The best way to identify resistor values is with a multimeter; failing that, you can work out their values using the resistor colour code chart that's included with the Jaycar kit instructions. And the easiest way to see where the resistors are placed on the PCB is to click on our photos of the kit (which enlarges them to full size).

Beyond its built-in adjustment facility and replacing the internal spring (as discussed in "Our New Pressure Switch!"), one way to adjust the vacuum switchover point is to insert a variable bleed in a hose leading into the switch's sensing port.

STi Stuff Ups?

In your article "New Car Test - Subaru Impreza STi" you are actually providing wrong info on Subaru's mechanism - Impreza never carry multi-link suspension. And speaking as an owner of a STi your slow traffic start shows your lack of driving skill. I do not know about Australian ECU specs, but not all STis on the Earth are the same. You should at least mention your test is of the 'Australian version' on your issue.

Yoshi Aoki

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Sorry, Yoshi but according to the official Subaru STi brochure the rear suspension IS listed as multi-link. Further, the road test made it very clear that we were only testing the Australian spec STi (with only 195kW). Quite possibly the Japanese spec car is better away from a set of lights, but - without question - the Australian-spec car (running on Australian 98RON fuel) is terrible. The ONLY way to get the Australian car off the line quick is with a big clutch dump or massive high-rpm clutch slip. Simply flooring the accelerator from a standing start will see a host of cars pull away before the STi reaches boost (again, in the Australian spec car).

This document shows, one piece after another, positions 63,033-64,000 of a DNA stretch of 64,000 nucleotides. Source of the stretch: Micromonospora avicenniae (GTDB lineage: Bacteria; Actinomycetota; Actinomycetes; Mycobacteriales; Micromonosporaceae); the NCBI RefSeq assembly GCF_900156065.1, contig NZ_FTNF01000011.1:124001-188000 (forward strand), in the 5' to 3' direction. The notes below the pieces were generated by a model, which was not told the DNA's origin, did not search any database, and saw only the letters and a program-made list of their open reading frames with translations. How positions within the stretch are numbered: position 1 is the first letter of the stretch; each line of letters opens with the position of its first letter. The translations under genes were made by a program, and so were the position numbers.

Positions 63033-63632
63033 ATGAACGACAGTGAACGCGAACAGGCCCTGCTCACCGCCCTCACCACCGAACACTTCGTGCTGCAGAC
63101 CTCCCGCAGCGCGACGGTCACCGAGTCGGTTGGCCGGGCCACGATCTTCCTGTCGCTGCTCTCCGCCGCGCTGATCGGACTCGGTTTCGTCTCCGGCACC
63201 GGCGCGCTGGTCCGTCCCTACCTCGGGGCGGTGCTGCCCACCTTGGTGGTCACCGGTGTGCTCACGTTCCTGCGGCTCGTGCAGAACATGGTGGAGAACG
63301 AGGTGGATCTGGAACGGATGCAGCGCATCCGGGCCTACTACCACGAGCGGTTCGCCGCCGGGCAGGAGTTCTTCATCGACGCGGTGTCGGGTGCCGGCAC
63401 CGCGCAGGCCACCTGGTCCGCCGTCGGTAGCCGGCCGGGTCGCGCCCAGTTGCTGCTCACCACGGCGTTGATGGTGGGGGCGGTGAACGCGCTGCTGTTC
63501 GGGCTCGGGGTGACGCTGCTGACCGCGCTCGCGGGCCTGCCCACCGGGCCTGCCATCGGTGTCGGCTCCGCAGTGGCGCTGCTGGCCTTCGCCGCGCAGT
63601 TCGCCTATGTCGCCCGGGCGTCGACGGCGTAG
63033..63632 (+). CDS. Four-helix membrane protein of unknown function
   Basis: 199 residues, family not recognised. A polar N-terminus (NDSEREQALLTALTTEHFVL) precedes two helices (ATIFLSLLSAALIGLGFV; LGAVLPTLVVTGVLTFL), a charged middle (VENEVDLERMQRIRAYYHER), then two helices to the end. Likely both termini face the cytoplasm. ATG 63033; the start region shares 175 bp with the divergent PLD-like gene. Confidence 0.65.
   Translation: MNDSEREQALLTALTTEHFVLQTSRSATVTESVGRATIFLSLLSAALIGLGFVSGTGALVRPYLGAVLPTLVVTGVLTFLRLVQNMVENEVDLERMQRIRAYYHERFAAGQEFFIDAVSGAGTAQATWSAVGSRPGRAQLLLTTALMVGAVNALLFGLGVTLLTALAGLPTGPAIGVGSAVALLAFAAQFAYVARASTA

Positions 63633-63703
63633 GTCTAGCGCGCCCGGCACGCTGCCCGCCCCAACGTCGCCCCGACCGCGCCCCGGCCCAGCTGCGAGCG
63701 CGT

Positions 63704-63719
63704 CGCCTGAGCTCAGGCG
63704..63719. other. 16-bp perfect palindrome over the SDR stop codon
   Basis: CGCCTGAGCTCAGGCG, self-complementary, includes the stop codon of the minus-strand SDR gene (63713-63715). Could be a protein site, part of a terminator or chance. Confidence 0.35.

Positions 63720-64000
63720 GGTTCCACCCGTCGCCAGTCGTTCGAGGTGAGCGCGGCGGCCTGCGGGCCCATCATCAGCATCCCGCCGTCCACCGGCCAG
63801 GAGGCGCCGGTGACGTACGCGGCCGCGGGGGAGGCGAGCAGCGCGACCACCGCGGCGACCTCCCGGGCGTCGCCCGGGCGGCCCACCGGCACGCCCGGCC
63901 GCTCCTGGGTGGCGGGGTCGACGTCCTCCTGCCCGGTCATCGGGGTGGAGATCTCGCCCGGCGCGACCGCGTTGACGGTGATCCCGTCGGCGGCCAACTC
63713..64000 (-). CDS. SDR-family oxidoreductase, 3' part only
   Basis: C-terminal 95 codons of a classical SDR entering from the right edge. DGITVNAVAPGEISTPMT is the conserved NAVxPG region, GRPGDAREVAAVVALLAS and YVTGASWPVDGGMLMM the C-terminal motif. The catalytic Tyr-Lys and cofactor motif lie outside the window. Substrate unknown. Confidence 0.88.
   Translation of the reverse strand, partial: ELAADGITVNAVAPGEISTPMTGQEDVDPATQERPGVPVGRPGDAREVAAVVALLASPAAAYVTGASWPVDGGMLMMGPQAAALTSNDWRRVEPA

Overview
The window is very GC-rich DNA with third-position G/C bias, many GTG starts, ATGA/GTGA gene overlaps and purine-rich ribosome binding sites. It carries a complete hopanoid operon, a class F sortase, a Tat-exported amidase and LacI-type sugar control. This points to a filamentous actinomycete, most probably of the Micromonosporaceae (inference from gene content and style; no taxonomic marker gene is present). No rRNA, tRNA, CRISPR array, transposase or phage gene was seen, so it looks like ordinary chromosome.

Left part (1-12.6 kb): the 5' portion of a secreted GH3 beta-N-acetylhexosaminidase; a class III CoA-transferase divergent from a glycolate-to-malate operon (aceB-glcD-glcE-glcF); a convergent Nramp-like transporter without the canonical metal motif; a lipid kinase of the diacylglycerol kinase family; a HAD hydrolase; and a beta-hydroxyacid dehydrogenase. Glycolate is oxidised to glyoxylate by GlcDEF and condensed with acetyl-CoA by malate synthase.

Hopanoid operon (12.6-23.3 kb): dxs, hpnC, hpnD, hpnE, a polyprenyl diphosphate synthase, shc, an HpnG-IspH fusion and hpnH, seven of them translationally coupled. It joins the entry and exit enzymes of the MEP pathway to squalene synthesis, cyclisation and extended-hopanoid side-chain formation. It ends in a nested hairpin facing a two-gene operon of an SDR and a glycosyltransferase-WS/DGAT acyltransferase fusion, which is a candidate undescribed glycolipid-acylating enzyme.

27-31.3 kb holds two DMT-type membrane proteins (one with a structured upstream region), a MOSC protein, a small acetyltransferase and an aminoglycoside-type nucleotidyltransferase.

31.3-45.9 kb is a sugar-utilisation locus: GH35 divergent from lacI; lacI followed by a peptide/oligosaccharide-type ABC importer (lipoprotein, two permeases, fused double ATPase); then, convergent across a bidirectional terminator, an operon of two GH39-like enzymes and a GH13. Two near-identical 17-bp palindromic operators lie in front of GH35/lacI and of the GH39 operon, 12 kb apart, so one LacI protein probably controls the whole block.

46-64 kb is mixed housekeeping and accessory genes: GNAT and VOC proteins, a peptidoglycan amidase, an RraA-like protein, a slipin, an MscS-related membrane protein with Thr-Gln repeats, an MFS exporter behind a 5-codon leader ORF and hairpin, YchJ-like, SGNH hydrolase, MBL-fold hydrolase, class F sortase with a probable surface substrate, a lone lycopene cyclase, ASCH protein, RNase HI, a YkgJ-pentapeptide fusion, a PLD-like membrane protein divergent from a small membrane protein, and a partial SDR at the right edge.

Old School Waste of Time?

I just have a few simple enquiries on water injection systems. After reading 21st Century Performance I decided to visit some performance shops around my area and they all tell me water injection is old school stuff and that its bloody expensive to do on EFI cars. Is it worth it? Are they full of sh&^? Are their any kits available from AutoSpeed? If so, how much?

Anthony L

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Yes, water injection is old school but it CAN work very well. Where intake temps are excessive or detonation is a problem, a sophisticated system with a fine atomising nozzle AND a finely tuned control system can make a considerable difference on a forced induction engine. The effectiveness of such a system depends on the quality of the system - and, of course, whether there's a need for water injection.

For more info on water injection check out "Water Injection".

We have also covered a DIY motor speed controller, that's ideal for controlling a water injection pump - see "Motor Speed Control Module - Part 1".